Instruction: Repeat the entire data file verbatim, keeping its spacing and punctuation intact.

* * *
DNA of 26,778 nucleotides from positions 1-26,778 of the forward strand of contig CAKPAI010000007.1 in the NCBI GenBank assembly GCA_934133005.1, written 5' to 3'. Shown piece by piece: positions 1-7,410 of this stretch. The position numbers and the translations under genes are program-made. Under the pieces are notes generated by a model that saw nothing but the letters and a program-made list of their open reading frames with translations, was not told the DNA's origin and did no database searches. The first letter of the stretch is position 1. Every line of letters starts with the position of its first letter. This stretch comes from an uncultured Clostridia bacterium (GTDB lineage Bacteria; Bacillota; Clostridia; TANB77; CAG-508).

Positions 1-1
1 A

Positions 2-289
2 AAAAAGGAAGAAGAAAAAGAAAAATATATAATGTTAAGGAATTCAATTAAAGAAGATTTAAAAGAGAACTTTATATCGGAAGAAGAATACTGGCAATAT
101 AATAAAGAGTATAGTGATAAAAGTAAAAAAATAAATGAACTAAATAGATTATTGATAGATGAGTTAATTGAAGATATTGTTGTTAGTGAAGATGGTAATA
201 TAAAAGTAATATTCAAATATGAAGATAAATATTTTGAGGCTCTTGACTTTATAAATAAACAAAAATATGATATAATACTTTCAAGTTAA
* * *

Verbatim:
DNA of 26,778 nucleotides from positions 1-26,778 of the forward strand of contig CAKPAI010000007.1 in the NCBI GenBank assembly GCA_934133005.1, written 5' to 3'. Shown piece by piece: positions 1-7,410 of this stretch. The position numbers and the translations under genes are program-made. Under the pieces are notes generated by a model that saw nothing but the letters and a program-made list of their open reading frames with translations, was not told the DNA's origin and did no database searches. The first letter of the stretch is position 1. Every line of letters starts with the position of its first letter. This stretch comes from an uncultured Clostridia bacterium (GTDB lineage Bacteria; Bacillota; Clostridia; TANB77; CAG-508).

Positions 1-1
1 A

Positions 2-289
2 AAAAAGGAAGAAGAAAAAGAAAAATATATAATGTTAAGGAATTCAATTAAAGAAGATTTAAAAGAGAACTTTATATCGGAAGAAGAATACTGGCAATAT
101 AATAAAGAGTATAGTGATAAAAGTAAAAAAATAAATGAACTAAATAGATTATTGATAGATGAGTTAATTGAAGATATTGTTGTTAGTGAAGATGGTAATA
201 TAAAAGTAATATTCAAATATGAAGATAAATATTTTGAGGCTCTTGACTTTATAAATAAACAAAAATATGATATAATACTTTCAAGTTAA